Boosts collagen & blood flow

AHAs help promote collagen production by destroying old collagen fibers to make way for new ones. Reason being, the collagen sits at the middle layer of your skin, so when the AHAs remove the upper layer, they can get to work at improving the middle layer (aka. the collagen). They also have anti-inflammatory properties that can help promote blood flow to the skin, ensuring that skin cells get the necessary nutrients needed.

Evens skin tone

AHAs encourage cellular turnover, which means that dark spots and hyperpigmentation caused by aging, sun damage, acne scars, age spots, or melasma will fade faster. As the more pigmented skin cells get sloughed away, a more even-toned skin texture will appear in its place.

Fights acne breakouts

While BHAs might be better at treating acne, AHAs are great at preventing breakouts. Pores usually get clogged because dead skin cells prevent them from breathing properly. If you can keep the build-up at bay, it’ll reduce the risk of breakouts.

Brightens complexion

Typically, dull skin is a result of dead skin cell build-up. Since AHAs exfoliate that layer of dead skin, the new skin revealed underneath will be more radiant.

Help other products absorb more effectively

If you have a layer of dead skin cells sitting on your face, your products will just sit on top of them without penetrating your skin. Once AHAs exfoliate that layer, your other skin care products will be able to sink in more effectively.

What skin types are AHAs best for?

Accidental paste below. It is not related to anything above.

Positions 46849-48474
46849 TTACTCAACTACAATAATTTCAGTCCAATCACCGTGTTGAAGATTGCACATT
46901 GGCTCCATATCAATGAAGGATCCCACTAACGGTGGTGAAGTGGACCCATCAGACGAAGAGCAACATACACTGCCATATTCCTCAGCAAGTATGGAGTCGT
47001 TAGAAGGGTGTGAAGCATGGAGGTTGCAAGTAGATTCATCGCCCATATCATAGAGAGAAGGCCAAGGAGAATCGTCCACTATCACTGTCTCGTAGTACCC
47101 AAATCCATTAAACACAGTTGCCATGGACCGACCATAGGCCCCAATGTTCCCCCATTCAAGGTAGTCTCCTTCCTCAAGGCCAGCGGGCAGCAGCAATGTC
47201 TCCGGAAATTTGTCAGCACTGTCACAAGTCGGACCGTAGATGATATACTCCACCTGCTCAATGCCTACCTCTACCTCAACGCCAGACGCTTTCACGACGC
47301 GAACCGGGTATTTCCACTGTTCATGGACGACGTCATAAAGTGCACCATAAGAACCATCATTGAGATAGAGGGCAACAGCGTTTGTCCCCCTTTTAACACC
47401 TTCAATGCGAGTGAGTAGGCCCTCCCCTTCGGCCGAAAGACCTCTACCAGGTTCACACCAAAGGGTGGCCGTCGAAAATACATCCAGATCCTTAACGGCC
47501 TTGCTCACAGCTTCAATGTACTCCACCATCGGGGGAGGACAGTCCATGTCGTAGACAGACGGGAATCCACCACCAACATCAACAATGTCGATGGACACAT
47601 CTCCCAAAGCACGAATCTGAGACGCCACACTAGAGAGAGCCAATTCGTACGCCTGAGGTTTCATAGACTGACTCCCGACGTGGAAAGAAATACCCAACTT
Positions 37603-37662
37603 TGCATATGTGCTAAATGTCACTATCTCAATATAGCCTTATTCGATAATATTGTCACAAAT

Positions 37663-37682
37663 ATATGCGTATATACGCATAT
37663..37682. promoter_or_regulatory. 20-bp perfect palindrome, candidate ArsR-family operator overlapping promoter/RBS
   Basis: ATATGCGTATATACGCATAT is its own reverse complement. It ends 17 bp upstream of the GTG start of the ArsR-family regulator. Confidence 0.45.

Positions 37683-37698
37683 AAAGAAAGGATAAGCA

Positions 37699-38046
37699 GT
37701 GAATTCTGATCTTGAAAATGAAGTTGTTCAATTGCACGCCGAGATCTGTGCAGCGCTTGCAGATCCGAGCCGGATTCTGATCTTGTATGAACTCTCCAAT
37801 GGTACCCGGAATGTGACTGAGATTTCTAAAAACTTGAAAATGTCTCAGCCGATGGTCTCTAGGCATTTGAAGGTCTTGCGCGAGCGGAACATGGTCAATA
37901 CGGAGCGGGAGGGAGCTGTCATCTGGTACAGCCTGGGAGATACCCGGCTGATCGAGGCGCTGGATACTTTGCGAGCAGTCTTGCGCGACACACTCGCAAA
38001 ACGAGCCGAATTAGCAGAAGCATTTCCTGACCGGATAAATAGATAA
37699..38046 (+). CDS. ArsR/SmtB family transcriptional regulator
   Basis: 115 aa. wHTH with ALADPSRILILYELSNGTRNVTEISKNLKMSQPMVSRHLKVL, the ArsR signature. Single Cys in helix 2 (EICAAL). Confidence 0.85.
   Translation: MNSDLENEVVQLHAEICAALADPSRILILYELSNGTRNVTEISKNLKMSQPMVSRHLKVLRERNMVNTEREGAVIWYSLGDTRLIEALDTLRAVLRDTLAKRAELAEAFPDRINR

While AHAs are suited for all skin types, those with sensitive or dry skin may benefit the most. Physical exfoliants can be too harsh on the skin, so AHAs and their chemical exfoliation are a great option for people who want a gentler product.

Potential side effects of AHAs

That being said, there are some side effects to be aware of (as with most ingredients). Temporary side effects may include burning, itching, blisters, or dermatitis, so we always recommend patch testing any AHA product before incorporating it into your routine.

Best ingredients to get AHAs

There are a multitude of natural ingredients that you can look for that contain high levels of AHAs. Ingredients that contain the most bang for your buck include:

  • Tamarind Seeds: Tamarind pulp contains Tartaric Acid, making it a great pH balancer and gentle exfoliant.
  • Apples: Malic Acid is found in apples, meaning they are loaded with antioxidant benefits.
  • Grapes: Tartaric Acid is the main acid naturally found in grapes. In fact, together with malic acid, it contributes 90% of the acidity in wine.
  • Citrus Fruits: Citric Acid is found in citrus fruits, which is the “weakest” of the AHA acids.
  • Sugar Cane: Glycolic Acid is found in sugar cane — the most notable AHA in skin care.
  • Milk: Lactic Acid naturally occurs during fermentation, which is why it’s found in milk.
  • Witch Hazel: Gallic Acid is found in Witch Hazel, which provides the astringent property of this ingredient.
  • Chamomile: Chamomile contains Salicylic Acid, which is known to benefit acne-prone skin.

Add AHAs to your skin care today

As you can see, AHAs add a lot to your skin care routine. Whether you’re looking to get a more even skin tone, prevent acne, or delay premature aging, AHAs are the answer to your skin care prayers. If you’re looking to incorporate AHAs into your routine, check out our Moisturizing Hydra-Cream, which contains natural, mild AHA's like tamarind seeds. Our Balance Restoring Serum is also infused with gentle yet effective AHA's such as Witch Hazel and Chamomile that help improve your skin texture without stripping away your natural moisture barrier.